Focused Ion Beam Processes For Nanopatterning Biology Essay

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Focused Ion Beams is very favourable tools in micro- and nanotechnology as well as in analytics. Characteristic properties are the sub micrometre spot size, the broad energy range from some eV (low energy FIB) up to 200 keV, the high current density and a broad spectrum of ion species. Focused Ion Beam systems usually use Ga Liquid Metal Ion Sources (Ga-LMIS), but in some cases also Liquid Metal Alloy Ion Sources (LMAIS) are used. Modern FIB-systems are Computer controlled and so structures of arbitrary shape with dimensions on nm-scale can be written.

Focused ion beam, also known as FIB, is a technique used particularly in the semiconductor and materials science fields for site-specific analysis, deposition, and ablation of materials. Focused ion beam (FIB) systems have been produced commercially for approximately twenty years, primarily for large semiconductor manufacturers. FIB systems operate in a similar fashion to a scanning electron microscope (SEM) except, rather than a beam of electrons, FIB systems use a finely focused beam of ions (usually gallium) that can be operated at low beam currents for imaging or high beam currents for site specific sputtering or milling.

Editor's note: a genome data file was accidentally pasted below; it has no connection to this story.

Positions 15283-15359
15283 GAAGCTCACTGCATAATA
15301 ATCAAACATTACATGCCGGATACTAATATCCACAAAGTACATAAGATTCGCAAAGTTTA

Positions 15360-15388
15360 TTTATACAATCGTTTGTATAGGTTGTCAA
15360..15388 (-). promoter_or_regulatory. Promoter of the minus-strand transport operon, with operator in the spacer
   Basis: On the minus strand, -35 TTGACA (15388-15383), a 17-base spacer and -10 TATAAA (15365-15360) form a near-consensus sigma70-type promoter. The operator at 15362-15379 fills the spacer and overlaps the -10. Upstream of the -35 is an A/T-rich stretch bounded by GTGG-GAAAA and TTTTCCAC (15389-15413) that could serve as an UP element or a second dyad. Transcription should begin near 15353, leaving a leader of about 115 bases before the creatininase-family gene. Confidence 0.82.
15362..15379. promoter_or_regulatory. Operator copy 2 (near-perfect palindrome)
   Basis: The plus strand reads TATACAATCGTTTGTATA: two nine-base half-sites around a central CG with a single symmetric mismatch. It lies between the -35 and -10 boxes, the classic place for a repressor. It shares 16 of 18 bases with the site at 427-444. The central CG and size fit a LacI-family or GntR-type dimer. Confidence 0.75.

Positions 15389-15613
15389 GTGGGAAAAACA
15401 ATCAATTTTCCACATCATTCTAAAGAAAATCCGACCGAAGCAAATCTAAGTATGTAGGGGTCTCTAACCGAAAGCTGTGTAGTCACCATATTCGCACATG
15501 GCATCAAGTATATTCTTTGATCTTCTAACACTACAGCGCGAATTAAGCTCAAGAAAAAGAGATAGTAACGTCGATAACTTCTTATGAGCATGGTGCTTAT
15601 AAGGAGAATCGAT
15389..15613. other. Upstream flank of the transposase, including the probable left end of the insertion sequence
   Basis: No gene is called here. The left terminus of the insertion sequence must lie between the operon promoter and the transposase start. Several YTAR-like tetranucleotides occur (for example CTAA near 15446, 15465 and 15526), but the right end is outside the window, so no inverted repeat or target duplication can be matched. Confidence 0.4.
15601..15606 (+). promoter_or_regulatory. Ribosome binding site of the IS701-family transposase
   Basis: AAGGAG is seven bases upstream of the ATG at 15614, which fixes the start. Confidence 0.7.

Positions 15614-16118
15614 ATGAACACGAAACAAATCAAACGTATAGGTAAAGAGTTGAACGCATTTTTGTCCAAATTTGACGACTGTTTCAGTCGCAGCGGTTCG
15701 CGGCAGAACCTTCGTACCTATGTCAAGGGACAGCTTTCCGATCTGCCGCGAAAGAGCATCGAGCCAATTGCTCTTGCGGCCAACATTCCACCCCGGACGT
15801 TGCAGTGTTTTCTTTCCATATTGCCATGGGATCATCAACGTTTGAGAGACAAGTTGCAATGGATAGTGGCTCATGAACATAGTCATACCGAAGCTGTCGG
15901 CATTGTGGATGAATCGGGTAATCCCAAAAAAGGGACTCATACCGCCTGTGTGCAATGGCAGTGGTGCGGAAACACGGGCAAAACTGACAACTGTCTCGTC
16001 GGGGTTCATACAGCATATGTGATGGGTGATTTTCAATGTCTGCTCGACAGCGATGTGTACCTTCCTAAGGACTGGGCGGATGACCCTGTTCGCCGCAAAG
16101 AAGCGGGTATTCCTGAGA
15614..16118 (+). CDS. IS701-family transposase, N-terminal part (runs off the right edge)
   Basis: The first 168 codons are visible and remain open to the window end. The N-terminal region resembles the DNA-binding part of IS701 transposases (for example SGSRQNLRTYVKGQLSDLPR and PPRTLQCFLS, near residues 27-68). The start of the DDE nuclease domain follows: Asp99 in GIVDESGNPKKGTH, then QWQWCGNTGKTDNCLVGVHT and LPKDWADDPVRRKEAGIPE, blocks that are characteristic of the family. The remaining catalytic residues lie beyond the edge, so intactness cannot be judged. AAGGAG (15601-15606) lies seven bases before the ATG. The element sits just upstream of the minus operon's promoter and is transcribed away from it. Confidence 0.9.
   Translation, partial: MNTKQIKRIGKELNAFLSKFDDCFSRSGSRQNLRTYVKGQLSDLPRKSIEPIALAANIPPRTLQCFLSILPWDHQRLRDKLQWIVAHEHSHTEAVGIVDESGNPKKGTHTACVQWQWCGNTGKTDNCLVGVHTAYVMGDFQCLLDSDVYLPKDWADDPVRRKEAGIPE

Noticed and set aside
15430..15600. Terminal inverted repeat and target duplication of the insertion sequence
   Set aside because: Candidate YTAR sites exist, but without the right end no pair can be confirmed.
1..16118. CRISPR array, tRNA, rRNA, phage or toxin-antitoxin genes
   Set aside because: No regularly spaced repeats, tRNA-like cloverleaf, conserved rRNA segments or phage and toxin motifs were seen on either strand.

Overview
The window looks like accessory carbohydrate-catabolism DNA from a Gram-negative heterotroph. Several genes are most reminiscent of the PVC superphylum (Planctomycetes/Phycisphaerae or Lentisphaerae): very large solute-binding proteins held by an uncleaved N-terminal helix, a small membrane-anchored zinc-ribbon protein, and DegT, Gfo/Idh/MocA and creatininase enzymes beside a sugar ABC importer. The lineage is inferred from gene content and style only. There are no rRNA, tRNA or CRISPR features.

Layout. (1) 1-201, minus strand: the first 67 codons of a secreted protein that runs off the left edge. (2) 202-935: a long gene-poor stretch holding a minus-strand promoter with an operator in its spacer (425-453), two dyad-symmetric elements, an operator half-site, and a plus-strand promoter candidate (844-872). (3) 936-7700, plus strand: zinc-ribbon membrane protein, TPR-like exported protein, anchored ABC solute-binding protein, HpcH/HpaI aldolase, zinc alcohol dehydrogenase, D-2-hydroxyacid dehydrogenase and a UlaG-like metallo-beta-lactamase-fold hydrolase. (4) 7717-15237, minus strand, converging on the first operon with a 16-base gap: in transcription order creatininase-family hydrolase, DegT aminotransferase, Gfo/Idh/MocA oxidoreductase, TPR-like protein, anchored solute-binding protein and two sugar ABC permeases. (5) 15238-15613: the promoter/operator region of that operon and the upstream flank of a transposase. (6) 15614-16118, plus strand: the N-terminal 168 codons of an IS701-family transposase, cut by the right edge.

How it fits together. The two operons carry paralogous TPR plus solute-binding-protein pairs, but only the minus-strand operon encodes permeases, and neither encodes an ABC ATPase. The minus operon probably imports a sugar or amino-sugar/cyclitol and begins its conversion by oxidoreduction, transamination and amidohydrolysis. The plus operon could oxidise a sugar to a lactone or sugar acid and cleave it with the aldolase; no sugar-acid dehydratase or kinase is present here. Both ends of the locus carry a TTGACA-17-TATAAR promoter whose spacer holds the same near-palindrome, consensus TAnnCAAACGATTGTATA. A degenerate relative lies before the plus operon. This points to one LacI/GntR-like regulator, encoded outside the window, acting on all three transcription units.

Principle of FIB

When energetic ions hit the surface of a solid sample they lose energy to the electrons of the solid as well as to its atoms. The most important physical effects of incident ions on the substrate are: sputtering of neutral and ionized substrate atoms (this effect enables substrate milling), electron emission (this effect enables imaging, but may cause charging of the sample), displacement of atoms in the solid (induced damage) and emission of phonons (heating). Chemical interactions include the breaking of chemical bonds, thereby dissociating molecules (this effect is exploited during deposition).

Type of Focused Ion Beam nanopatterning

For Naonopatterning, there are three methods to generate the nanostructure, materials removal (ablation), materials deposition and Combination of materials removal and addition.

Nanostructuring by materials removal

Using a high ion current beam removal of sample material is achieved, which results in physical sputtering of the sample material. By scanning the beam over the substrate, an arbitrary shape can be etched. The rate of removal is related to the sputtering yield of the material and normal incidence. However, these numbers cannot be used directly to calculate the etch rate, because, depending on the scanning style, re-deposition occurs, which drastically reduces the effective etch rate. Additionally, the sputtering yield is dependent on the angle of incidence: it roughly increases with 1/ cos(c), with c the angle between the surface normal and the ion beam direction.